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This week marks a month since Kilauea began spouting lava across the southeast corner of Hawaii’s Big Island. Fountains of basaltic molten rock — more than enough to fill 1,200 Olympic-sized swimming pools — have wiped out more than 600 homes.
The eruption has devastated the island’s Leilani Estates neighborhood and surrounding areas, threatened people’s lungs with toxic fumes and injured at least one man.
But it has also reminded us of the seismic contribution that Kilauea has made to volcanology: It offers insights into how the Hawaiian islands formed and has improved eruption prediction worldwide. Its 33-year eruption exposed the guts of our planet in ways previously unseen.
And along the way, Kilauea has inspired a number of volcanology terms. We turned to four volcanologists to help understand the words used and their origins.
The most-common types of lava flows bear Hawaiian names: Pāhoehoe and ‘A‘ā.
“Pāhoehoe” flows are those long streams of ribbon-like lava being captured by photographers in helicopters circling Kilauea.
These rivers start as lava that oozes through a cooling outer crust, like warm honey leaking from a balloon.
A‘ā lava moves like cookie batter but is much more gooey and crumbly. Its lava cools at the leading edge and then is repeatedly engulfed by the advancing molten interior. Pāhoehoe burns slightly hotter than ‘A‘ā. But as Pāhoehoe cools, it can become ‘A‘ā.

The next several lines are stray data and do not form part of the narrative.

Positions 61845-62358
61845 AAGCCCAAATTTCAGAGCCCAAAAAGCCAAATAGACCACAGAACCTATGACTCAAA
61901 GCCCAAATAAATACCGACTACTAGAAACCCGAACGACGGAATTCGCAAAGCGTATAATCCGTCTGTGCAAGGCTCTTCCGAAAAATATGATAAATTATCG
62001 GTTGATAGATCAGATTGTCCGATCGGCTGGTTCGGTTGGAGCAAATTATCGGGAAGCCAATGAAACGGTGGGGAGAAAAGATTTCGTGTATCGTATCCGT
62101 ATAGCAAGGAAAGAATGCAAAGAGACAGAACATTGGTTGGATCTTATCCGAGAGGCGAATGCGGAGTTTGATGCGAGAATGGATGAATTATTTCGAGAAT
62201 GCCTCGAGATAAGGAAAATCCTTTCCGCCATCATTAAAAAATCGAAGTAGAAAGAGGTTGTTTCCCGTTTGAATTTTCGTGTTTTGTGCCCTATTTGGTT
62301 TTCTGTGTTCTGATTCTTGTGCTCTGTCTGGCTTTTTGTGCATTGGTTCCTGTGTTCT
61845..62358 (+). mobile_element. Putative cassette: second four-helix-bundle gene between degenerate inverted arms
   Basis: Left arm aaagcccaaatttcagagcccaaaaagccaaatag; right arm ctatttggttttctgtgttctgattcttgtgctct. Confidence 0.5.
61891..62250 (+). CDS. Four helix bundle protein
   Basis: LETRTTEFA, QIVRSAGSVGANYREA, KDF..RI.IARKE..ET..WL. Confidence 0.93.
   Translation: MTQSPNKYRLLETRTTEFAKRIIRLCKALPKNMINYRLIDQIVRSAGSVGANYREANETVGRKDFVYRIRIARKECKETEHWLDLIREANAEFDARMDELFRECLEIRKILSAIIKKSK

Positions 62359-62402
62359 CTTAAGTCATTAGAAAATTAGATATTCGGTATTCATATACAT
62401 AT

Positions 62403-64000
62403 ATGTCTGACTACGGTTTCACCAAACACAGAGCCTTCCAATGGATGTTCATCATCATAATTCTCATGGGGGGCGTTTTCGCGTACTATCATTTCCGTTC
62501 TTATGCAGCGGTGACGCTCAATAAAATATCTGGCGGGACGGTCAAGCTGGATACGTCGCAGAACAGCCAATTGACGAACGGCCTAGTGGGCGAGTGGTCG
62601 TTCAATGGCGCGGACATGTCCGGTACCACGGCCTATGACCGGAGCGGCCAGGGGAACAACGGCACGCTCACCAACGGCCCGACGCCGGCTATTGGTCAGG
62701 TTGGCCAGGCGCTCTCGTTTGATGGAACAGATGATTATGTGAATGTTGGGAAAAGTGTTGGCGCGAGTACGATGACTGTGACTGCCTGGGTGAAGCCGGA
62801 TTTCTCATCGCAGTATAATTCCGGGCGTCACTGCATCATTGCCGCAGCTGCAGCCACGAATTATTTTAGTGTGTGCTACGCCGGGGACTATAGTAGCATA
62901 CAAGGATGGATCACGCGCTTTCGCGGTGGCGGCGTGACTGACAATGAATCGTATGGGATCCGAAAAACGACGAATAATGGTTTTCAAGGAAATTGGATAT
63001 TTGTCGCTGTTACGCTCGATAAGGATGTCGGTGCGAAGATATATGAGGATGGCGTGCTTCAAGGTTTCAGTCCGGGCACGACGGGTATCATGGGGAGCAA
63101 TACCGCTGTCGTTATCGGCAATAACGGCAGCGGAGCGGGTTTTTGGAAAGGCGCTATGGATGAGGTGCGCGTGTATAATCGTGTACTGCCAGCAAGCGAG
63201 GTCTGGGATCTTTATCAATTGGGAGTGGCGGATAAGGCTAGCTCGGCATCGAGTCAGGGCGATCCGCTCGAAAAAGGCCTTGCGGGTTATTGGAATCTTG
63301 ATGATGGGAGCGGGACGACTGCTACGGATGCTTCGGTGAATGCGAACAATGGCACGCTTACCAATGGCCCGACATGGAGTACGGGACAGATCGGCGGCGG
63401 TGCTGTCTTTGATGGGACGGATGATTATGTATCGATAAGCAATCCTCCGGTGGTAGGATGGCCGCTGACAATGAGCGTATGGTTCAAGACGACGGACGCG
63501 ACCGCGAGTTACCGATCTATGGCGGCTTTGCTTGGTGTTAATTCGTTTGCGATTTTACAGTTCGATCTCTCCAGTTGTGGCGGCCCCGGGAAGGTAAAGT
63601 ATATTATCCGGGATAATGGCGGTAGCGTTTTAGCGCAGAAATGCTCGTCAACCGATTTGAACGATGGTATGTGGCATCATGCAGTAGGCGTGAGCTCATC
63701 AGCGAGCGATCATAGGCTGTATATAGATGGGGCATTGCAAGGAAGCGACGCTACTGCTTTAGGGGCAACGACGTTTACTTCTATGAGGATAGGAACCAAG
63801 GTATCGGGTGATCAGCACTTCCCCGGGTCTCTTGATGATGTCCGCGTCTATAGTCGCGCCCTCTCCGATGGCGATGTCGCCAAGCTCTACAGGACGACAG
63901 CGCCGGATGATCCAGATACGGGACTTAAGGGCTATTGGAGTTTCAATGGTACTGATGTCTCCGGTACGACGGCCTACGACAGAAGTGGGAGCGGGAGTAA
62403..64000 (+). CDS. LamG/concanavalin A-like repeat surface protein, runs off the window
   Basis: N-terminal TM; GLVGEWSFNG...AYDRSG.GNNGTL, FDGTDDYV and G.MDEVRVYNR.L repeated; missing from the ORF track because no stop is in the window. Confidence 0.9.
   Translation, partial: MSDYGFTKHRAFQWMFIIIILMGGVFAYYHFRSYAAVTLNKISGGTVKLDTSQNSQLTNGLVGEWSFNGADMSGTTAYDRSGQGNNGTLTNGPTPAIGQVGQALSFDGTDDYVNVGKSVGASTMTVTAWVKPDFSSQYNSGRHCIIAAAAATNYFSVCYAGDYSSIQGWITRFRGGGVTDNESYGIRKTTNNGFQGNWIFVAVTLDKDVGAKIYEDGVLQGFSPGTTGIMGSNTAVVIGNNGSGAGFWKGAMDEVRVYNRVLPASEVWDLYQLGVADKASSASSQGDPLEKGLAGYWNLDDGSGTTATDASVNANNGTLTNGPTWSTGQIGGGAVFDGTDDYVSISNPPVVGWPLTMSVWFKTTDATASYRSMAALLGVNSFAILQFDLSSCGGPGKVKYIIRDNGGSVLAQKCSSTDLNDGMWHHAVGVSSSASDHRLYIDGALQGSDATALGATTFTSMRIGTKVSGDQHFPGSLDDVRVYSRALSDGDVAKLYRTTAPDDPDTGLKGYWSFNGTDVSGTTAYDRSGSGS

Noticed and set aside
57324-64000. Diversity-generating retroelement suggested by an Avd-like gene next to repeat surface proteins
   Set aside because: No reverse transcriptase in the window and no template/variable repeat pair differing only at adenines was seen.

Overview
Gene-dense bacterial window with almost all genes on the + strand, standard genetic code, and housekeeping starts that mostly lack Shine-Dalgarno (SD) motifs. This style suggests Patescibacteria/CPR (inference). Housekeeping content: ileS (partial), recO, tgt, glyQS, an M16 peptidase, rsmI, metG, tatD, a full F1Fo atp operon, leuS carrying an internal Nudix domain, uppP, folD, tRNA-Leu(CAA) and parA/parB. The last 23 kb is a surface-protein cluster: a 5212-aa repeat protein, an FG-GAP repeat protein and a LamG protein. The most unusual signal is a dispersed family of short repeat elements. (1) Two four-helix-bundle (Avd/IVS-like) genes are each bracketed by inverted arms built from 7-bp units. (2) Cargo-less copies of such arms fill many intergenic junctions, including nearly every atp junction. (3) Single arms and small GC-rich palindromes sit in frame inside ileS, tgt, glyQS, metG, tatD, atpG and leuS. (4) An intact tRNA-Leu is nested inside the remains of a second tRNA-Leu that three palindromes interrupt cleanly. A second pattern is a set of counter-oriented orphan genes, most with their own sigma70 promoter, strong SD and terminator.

Both Pāhoehoe and ‘A‘ā are considered basaltic flows, due to their iron-rich nature which makes the flows liquidy.
Both are different than pyroclastic flows, such as the deadly ones created this week by Guatemala’s Fuego Volcano. With a pyroclastic eruption, the magma exits the volcano as a spray of solid rock, which tumbles and knocks out everything in its path.
“A pyroclastic flow is a kind of volcanic avalanche,” said Janine Krippner, a volcanologist at Concord University who studies pyroclastic flows. “It cascades down the volcano at extremely high speed and very high temperatures.”
Prior research has shown pahoehoe is more likely to cause damage to structures than A’a, unless the A’a lava is especially deep (on the order of yards).
Pāhoehoe and ‘A‘ā happen in outer space too.
People use the same terms when referencing lava flows on Mars or on Venus, said Tracy Gregg, a planetary volcanologist at the University of Buffalo.
Laze — or lava haze — is the dense cloud of glass shards and hydrochloric acid created when basaltic lava enters into the ocean.
“It’s not like Mount Saint Helens, where you had so much ash that if you’re in the wrong place and you breathe it in, then you’re done,” said Erik Klemetti, a volcanologist at Denison University in Ohio. “For the laze material, there’s not enough ash in it to fill your lungs, but the shards and acid are enough to damage your lungs severely.”
Vog is volcanic fog, a choking vapor filled with hazardous gases — like sulfur dioxide — which are released from burping vents.
“Vog is what you get when sulfur dioxide emissions — from an active eruptive vent or the lava lake at the summit of Kilauea — gets in the atmosphere and it starts mixing with water vapor,” said Michael Poland, a geophysicist with USGS.
While the origins of vog and laze are unclear, the terms didn’t hit mainstream culture until the Honolulu Advertiser used laze and vog in March 1990. Soon after, both started appearing in newspapers across the country.